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Sumit Singhal
Sumit Singhal
Sumit Singhal loves modern architecture. He comes from a family of builders who have built more than 20 projects in the last ten years near Delhi in India. He has recently started writing about the architectural projects that catch his imagination.

Au Pont Rouge in Saint Petersburg, Russia by Cheungvogl

 
September 21st, 2016 by Sumit Singhal

Article source: Cheungvogl 

Hong Kong based architecture studio Cheungvogl has created an open exhibition retail space around a robotic system in the 110 year old iconic department store, Au Pont Rouge in Saint Petersburg, Russia.

Completed in 1907, Au Pont Rouge located along the Red Bridge on River Moika was built in the tradition of great European department stores such as Galleries Lafayette in Paris or Selfridges in London. Following the revolution in 1919, the building was renamed and converted into Volodarsky Sewing Factory and in the 1930s, the original cupola was demolished. In 2011, the cupola was reconstructed and the building underwent functional and architectural transformations to restore Au Pont Rouge to its original state as a world class department store in Saint Petersburg.

Image Courtesy © Cheungvogl

Image Courtesy © Cheungvogl

  • Architects: Cheungvogl
  • Project: Au Pont Rouge
  • Location: Saint Petersburg, Russia
  • Year: 2013-2016

Image Courtesy © Cheungvogl

Image Courtesy © Cheungvogl

Historically, department stores introduced not only the early modern retail model, but also had a strong influence on the social and urban network of the cities and societies, acting as a catalyst for social exchange and redefining the role of consumerism. Within the renovation of the historical structure, Cheungvogl recreates the past innovation of Au Pont Rouge by transforming the new Multi-space into a truly public space of social, cultural and economic meaning to the city of Saint Petersburg.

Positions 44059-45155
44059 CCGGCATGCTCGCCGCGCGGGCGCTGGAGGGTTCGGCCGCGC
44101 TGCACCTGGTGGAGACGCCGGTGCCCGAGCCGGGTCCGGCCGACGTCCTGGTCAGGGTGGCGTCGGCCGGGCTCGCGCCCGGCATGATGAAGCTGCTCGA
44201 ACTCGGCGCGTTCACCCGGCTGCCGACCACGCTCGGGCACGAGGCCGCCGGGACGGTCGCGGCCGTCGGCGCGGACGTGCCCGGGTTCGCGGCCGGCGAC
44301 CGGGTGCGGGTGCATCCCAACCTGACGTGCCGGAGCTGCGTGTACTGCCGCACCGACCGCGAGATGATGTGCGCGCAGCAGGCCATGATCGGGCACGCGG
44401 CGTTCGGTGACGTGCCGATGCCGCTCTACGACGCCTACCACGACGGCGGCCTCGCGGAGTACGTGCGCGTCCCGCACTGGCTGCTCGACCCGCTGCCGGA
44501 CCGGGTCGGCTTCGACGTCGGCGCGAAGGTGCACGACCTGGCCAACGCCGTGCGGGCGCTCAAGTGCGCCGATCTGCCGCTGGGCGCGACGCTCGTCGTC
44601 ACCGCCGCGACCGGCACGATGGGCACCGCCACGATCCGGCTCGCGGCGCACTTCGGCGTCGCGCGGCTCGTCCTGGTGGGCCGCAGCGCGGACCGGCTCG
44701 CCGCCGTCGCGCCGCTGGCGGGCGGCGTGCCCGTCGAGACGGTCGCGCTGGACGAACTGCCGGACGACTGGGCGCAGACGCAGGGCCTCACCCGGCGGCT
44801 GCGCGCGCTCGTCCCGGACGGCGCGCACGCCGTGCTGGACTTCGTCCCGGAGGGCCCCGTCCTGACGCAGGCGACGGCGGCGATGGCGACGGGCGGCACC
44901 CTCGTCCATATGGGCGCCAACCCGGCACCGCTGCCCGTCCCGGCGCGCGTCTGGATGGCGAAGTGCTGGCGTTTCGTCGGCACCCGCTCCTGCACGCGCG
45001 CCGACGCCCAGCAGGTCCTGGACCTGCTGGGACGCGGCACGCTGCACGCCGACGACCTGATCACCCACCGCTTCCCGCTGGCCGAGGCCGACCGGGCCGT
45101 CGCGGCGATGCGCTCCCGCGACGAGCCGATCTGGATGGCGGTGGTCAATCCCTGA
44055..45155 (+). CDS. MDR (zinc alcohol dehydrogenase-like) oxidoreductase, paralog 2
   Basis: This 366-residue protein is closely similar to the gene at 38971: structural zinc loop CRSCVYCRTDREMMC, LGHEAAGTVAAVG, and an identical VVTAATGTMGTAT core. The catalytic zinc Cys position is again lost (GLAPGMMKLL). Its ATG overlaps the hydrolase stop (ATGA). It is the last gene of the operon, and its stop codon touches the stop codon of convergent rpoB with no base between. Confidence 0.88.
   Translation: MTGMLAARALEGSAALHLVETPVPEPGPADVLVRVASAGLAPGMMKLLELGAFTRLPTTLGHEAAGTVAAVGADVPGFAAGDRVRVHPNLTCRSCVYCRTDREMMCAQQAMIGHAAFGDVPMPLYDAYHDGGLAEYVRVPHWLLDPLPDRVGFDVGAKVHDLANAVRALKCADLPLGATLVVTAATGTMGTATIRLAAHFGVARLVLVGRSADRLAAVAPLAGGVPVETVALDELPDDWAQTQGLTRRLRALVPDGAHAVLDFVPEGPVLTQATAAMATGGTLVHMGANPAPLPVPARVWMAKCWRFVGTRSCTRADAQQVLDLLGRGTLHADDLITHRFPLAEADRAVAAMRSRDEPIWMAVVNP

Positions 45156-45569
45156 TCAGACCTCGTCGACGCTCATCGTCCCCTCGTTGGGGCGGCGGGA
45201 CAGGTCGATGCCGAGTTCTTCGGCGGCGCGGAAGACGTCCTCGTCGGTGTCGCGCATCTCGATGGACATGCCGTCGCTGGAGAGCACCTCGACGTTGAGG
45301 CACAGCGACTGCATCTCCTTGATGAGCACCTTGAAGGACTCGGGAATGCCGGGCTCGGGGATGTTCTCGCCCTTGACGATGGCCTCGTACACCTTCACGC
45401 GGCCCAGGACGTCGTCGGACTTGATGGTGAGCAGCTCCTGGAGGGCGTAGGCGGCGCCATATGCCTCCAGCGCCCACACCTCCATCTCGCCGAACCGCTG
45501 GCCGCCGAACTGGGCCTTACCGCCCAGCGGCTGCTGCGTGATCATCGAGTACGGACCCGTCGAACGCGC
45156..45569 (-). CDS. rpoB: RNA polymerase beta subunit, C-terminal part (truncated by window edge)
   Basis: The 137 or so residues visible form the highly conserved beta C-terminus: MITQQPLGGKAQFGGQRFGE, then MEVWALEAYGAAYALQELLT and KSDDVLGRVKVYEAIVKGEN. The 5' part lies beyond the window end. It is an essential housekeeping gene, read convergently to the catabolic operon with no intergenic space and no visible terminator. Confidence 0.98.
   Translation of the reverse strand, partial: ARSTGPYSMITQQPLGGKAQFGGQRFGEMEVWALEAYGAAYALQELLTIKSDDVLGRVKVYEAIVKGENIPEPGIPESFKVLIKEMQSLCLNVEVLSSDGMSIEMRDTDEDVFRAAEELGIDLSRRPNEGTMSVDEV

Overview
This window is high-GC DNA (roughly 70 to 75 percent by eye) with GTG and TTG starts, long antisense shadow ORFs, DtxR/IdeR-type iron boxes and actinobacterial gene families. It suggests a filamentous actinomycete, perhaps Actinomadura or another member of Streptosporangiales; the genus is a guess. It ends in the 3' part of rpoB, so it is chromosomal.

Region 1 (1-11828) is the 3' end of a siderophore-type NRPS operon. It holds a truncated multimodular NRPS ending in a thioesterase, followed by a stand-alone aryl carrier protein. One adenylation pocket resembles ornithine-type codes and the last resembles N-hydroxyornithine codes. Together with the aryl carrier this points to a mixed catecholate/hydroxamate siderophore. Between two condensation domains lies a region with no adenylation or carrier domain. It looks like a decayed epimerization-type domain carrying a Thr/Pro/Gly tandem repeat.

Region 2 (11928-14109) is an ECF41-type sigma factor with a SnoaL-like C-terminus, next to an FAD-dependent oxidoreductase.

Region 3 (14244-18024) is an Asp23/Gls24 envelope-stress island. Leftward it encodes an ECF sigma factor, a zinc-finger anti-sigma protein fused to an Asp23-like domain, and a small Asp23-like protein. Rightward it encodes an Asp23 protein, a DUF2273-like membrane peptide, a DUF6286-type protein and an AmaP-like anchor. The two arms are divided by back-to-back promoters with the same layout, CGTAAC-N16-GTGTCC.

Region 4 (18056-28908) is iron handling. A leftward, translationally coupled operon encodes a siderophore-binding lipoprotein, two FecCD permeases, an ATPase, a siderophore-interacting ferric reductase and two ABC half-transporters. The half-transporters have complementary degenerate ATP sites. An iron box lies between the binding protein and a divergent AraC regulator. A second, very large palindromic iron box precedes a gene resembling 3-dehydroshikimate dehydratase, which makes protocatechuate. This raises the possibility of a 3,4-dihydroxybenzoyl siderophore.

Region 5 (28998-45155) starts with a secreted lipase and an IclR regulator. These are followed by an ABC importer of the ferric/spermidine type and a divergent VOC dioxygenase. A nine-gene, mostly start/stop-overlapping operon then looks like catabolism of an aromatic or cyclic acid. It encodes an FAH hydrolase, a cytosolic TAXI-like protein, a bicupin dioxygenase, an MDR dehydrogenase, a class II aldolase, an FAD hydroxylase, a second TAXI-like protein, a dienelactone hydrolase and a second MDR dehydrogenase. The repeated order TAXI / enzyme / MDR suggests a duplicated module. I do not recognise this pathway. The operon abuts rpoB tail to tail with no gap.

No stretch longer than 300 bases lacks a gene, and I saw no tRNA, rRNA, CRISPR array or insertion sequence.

Image Courtesy © Cheungvogl

Image Courtesy © Cheungvogl

Image Courtesy © Cheungvogl

Image Courtesy © Cheungvogl

The origins of the department store lay in the accelerated economy expansion and growing affluent middle-class with the Second Industrial Revolution in the late 19th century. At the turn of the 20th century, transformations brought by digital revolution (Third Industrial Revolution) and changes in consumption behaviour and social habits challenges the meaning and existence of department stores. The global shift towards online shopping and the reshape of consumerism has rendered many classical department stores and the retail model obsolete. On the brink of the current Fourth Industrial Revolution, which interlinks information technologies with automated processes in all aspects of life, there is an immediate need to rethink the core values of the future retail model.